PF: It does have the look of a TV movie from that period actually. Was there anything to recreate that ‘30s period, I mean a lot of costumes?

PS: Yes, the props and the cars. I do remember particularly, one memory comes back to me that Claude Whatham, with whom I worked twice. Being of the TV culture, therefore having to be very prepared and thought out instead of being a director who would come on set with not completely formed ideas and being ready to explore the possibilities, looking at a rehearsal and discussing how we’re going to shoot the film he, like Waris, would draw diagrams the day before, perhaps earlier, about where to put the camera. And sometimes, I can remember one or two occasions when his idea of how to shoot the scene seemed to be completely wrong to me. He’d say, “I want to shoot the scene in the corner of this room”, and the camera, as I could see it, would be facing the corner. We’d have an interesting room to shoot in which we’d never seen, and if I suggested it might be more interesting to put the actors in a different place, with the room behind them, I remember he felt that as a sort of attack on his concept. It was difficult to discuss it with him rather than, I didn’t want to have a fight over it at all, but it seemed to be wrong to be shooting in a corner when we had so much more that we could show. Those are my memories of that film.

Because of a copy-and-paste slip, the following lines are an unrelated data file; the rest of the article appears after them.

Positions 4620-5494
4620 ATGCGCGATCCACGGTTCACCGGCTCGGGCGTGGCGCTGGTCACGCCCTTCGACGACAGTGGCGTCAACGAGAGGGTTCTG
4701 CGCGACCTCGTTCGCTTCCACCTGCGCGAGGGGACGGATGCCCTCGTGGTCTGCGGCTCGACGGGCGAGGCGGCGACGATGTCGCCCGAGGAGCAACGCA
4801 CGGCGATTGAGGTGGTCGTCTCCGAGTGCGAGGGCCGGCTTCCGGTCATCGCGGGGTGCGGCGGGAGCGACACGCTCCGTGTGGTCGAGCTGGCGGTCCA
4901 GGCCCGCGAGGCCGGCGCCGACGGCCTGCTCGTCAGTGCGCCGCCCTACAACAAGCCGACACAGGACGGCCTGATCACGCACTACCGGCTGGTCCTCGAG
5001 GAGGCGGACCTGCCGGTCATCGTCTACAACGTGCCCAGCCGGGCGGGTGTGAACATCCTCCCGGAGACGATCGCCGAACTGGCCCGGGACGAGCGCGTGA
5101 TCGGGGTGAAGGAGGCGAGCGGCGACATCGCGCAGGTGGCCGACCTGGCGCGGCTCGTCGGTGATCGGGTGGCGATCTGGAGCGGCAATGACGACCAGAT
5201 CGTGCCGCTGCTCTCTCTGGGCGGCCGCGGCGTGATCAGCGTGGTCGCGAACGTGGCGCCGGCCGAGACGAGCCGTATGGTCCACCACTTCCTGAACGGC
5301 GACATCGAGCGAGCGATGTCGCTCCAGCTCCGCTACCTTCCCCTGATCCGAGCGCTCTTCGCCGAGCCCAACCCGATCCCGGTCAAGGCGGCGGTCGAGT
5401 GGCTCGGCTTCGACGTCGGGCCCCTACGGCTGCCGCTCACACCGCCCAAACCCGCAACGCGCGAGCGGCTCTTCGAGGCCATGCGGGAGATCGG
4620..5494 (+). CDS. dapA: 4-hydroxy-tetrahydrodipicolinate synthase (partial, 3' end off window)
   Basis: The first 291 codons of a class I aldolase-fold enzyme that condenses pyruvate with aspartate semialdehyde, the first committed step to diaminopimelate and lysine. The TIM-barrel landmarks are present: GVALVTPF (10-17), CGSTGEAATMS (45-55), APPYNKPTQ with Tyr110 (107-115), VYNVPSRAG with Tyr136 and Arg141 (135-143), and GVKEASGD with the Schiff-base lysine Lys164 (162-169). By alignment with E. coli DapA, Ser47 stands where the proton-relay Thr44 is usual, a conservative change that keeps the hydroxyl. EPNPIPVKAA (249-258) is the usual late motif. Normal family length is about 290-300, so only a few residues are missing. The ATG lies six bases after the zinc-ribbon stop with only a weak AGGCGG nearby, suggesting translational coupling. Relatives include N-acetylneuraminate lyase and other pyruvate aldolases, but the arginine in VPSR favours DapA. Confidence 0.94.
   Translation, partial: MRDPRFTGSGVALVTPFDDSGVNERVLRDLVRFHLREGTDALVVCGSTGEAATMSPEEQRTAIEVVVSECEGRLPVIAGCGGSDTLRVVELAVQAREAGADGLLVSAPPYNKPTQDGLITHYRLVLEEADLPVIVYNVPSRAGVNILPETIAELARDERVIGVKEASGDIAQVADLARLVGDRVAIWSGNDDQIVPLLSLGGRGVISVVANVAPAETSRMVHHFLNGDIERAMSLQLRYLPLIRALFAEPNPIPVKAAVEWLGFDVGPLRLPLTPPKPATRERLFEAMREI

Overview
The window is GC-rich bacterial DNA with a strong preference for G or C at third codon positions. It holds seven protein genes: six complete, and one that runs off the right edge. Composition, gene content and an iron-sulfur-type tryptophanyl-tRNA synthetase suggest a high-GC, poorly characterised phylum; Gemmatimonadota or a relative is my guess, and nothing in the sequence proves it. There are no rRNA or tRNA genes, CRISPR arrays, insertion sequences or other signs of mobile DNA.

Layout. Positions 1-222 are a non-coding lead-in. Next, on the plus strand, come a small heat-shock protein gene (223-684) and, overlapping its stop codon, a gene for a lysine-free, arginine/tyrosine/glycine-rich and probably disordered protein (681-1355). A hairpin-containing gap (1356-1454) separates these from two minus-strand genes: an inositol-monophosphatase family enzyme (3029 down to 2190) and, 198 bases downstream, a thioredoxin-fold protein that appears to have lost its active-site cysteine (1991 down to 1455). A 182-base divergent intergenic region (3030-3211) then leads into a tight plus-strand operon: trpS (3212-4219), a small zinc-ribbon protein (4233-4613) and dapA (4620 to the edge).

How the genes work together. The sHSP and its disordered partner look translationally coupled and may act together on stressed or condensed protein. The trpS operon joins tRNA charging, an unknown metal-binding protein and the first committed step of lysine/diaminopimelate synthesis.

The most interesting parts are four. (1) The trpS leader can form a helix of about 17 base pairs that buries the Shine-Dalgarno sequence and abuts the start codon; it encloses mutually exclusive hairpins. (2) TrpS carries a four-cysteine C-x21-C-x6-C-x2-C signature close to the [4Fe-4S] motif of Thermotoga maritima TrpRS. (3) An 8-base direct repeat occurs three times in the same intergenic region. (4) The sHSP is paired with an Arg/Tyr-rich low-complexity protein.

PF: So, we’ll move on then, to your next film, Rocky Horror Picture Show. So a number of the crew were brought over from the original stage production. What was that like working with the crew they’d put together?

PS: The crew, I don’t know. The production designer was definitely the production designer that had designed the show and of course the cast, but who else would have been?

PF: Jim Sharman involved with the film.

PS: Oh yes but he was the director.

PF: So was there a collaboration?